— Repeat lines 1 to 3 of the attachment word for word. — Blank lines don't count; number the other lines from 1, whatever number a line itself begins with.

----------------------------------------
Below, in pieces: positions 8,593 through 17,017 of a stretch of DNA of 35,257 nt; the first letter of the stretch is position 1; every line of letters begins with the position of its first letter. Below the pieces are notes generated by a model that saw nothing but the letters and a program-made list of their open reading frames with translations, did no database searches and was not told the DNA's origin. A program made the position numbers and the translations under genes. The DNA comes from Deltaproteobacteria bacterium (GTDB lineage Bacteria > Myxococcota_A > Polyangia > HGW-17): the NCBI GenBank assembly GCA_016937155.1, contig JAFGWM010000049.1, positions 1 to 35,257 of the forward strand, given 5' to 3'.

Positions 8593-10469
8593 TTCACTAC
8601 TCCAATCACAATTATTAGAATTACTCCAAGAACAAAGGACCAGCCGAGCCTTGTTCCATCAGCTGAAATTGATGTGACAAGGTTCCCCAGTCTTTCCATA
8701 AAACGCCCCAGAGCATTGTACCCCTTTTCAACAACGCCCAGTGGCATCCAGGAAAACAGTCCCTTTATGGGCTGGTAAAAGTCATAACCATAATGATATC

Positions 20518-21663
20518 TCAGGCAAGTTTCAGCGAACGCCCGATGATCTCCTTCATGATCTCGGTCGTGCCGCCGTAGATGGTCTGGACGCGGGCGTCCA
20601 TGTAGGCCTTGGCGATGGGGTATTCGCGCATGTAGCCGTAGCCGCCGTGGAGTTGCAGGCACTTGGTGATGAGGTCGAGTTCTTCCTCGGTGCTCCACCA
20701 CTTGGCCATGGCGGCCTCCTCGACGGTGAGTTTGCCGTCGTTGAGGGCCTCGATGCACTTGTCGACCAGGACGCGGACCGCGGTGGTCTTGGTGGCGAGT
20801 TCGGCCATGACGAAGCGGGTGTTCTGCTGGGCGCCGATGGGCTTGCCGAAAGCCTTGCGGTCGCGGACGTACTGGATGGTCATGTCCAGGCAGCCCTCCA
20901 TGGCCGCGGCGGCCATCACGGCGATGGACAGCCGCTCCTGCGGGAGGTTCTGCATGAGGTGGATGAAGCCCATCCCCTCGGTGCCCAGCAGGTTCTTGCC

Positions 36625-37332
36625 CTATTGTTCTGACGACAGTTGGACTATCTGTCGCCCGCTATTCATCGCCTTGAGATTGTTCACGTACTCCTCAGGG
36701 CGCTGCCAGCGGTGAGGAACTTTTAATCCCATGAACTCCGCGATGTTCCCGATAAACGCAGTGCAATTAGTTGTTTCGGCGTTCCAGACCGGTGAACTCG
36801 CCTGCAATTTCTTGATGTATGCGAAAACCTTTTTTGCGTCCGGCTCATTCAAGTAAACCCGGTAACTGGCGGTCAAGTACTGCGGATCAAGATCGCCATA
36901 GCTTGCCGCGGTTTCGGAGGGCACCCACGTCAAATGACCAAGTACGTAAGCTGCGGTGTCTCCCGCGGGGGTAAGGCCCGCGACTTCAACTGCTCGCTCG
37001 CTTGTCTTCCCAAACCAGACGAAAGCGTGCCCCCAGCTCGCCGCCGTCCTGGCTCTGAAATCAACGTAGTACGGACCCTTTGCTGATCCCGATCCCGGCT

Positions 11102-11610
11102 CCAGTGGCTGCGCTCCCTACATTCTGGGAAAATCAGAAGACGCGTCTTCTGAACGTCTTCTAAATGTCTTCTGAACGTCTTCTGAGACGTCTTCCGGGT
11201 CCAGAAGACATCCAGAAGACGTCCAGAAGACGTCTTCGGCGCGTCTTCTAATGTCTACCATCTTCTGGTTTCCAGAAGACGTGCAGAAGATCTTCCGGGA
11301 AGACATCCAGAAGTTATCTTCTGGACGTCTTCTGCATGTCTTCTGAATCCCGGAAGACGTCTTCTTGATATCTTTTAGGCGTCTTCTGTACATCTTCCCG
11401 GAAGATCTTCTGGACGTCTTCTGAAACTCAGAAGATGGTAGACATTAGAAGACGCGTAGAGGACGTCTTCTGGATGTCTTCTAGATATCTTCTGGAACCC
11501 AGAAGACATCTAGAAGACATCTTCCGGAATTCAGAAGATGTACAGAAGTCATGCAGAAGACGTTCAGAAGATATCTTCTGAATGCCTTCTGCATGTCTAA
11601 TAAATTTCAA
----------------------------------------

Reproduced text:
Below, in pieces: positions 8,593 through 17,017 of a stretch of DNA of 35,257 nt; the first letter of the stretch is position 1; every line of letters begins with the position of its first letter. Below the pieces are notes generated by a model that saw nothing but the letters and a program-made list of their open reading frames with translations, did no database searches and was not told the DNA's origin. A program made the position numbers and the translations under genes. The DNA comes from Deltaproteobacteria bacterium (GTDB lineage Bacteria > Myxococcota_A > Polyangia > HGW-17): the NCBI GenBank assembly GCA_016937155.1, contig JAFGWM010000049.1, positions 1 to 35,257 of the forward strand, given 5' to 3'.

Positions 8593-10469
8593 TTCACTAC